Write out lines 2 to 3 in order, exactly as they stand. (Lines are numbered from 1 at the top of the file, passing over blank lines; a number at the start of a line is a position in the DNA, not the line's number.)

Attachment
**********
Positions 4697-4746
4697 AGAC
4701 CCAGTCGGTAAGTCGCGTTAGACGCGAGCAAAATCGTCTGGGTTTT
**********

4697 AGAC
4701 CCAGTCGGTAAGTCGCGTTAGACGCGAGCAAAATCGTCTGGGTTTT